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C. Fraser Smith: Lessons for us all from Orioles

ABC’s “Wide World of Sports” began with footage of a ski jumper sliding off the side of a ramp ignominiously if not injuriously.

The Baltimorean Jim McKay — the solid, personable Bob Costas of his time — would be ready to begin.

Once again, we were about to witness “the thrill of victory, the agony of defeat.”

I have wondered since Tuesday night if we in Baltimore have ever had the two moments — thrill and agony — so jarringly juxtaposed?

I refer to the sudden fall of Ray Rice and the seemingly inexorable rise of the Orioles. We are as distressed by the former as we are elated by the latter.

There’s a bit of whiplash in it. But also another example of how sports can ennoble or humiliate.

As the Rice matter continues to unfold, we are treated to Orioles magic turning into something like routine.

We know it all can turn to ashes. And that’s part of the thrill. We’re living on the edge. We are watching a team find a way to get the job done night after night. We are seeing the abstraction of team made real with drama and even elan.

It seems to me that focusing on the Orioles for this moment could be not only thrilling, but also valuable. There are transferable lessons about leadership in this story — as if all the PR and hype about character-building and life were real and true and applicable to much of what goes on in our community.

What the O’s have done seems largely if not entirely due to the kind of leadership we see from the team’s manager, Buck Showalter. The baseball operations executive Dan Duquette is obviously part of the transformative chemistry. The thrill of victory is not there without both of them.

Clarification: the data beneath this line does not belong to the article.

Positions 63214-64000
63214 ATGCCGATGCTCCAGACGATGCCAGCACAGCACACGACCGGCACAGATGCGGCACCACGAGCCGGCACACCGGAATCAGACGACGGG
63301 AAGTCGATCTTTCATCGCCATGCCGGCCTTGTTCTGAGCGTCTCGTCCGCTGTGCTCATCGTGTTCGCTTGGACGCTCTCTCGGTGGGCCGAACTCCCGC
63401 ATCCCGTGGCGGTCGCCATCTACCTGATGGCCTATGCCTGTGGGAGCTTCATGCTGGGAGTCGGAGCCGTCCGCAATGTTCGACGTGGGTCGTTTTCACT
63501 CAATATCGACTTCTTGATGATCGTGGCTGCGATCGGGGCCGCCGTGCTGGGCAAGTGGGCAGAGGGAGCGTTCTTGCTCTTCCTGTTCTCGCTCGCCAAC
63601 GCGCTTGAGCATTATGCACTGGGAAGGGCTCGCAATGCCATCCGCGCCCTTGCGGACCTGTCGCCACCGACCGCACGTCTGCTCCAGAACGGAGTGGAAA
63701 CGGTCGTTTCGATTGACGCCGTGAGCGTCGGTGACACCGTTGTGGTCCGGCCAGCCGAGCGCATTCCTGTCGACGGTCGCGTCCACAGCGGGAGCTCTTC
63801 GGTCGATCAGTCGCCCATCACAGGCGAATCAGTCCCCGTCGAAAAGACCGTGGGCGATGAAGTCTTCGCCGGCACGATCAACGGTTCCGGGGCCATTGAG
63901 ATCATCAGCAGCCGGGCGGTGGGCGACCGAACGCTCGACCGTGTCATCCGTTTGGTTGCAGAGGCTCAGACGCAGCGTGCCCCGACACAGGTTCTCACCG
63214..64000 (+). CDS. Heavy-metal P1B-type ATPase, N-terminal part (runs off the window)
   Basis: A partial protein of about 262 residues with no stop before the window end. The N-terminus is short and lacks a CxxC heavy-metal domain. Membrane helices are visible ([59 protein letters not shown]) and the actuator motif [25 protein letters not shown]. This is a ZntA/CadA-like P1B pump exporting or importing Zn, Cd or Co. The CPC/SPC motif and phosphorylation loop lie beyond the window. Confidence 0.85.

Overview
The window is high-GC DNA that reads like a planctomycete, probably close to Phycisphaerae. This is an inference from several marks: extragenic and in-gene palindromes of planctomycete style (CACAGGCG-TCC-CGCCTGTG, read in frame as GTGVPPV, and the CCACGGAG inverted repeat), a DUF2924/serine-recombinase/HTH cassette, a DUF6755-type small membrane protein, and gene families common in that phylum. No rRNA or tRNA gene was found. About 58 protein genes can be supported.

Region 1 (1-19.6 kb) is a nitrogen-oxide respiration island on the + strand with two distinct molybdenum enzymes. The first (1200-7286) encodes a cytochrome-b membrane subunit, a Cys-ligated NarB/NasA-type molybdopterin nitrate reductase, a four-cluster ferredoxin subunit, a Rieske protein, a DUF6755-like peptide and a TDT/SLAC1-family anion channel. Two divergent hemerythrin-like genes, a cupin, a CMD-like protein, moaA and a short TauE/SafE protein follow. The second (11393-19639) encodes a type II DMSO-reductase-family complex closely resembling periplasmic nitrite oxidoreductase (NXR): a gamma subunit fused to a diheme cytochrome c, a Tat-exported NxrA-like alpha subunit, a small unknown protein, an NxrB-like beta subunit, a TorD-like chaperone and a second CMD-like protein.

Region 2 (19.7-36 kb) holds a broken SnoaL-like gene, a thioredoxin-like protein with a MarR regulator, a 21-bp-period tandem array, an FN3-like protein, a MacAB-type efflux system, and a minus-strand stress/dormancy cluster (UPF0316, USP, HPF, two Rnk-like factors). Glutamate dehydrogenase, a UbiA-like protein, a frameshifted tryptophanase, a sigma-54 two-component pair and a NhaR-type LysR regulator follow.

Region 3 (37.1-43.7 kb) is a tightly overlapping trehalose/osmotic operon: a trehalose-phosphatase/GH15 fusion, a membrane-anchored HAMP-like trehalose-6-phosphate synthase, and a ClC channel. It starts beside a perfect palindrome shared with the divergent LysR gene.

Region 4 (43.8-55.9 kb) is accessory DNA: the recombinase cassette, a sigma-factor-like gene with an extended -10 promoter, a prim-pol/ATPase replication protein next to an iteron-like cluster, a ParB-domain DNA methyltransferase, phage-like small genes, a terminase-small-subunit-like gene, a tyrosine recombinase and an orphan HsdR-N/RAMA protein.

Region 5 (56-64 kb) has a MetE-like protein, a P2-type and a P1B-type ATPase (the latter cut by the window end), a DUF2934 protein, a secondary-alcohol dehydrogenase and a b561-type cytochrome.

We may be a bit leery of too close an examination of the actual ingredients. Leadership is, as we know, abstract and airy. You know it when you see it, though. Showalter has it.

As a fan (not a reporter covering the team), I suggest these factors.

Trust: Showalter knows and appreciates the talents of his players — and never fails to publicly acknowledge them. If there is more bracing commentary between player and manager, it comes in the manager’s room. No one seems to hold a grudge or sulk.

Attitude: Things have looked grim this year. We lose All-Stars, three of them. Surely, the end is near. But before full panic sets in, here comes another contributor.

Believing: Finding ways to win. The rules have allowed these two leaders to expand their roster by the hundreds. They’ve created what the late Orioles manager Earl Weaver called “deep depth.” Some of the call-ups have been so good you wonder why they didn’t arrive in the “bigs” sooner.

The baseball fanatic Samuel I. “Sandy” Rosenberg says he has learned something this year — something he had missed or misunderstood over the 40 years of his association with the Orioles as a fan.

“This year, we’ve learned that it’s not just the 25 guys you bring north at the end of spring training, but how you tinker and upgrade at the roster by design or necessity when you have guys get hurt or get suspended it’s so crucial to the success of this team,” he said.

What the Orioles have understood might well be transferable. Businesses, nonprofits, churches, police departments, school systems — almost any organization could learn something from these guys.

So build trust in your organization by knowing what you’re doing. You have to work hard at your calling, your job, your livelihood. The people who work for you will work harder if they see you working hard, making smart decisions — and trusting them to do their work.

Appreciate them the way Buck appreciates. He’s demanding, but what he wants is effort and professionalism.

He’s getting it because he expects it — and respects it.

Think about it.

C. Fraser Smith is senior news analyst at WYPR-FM. His column appears Fridays in the Daily Record. His email address is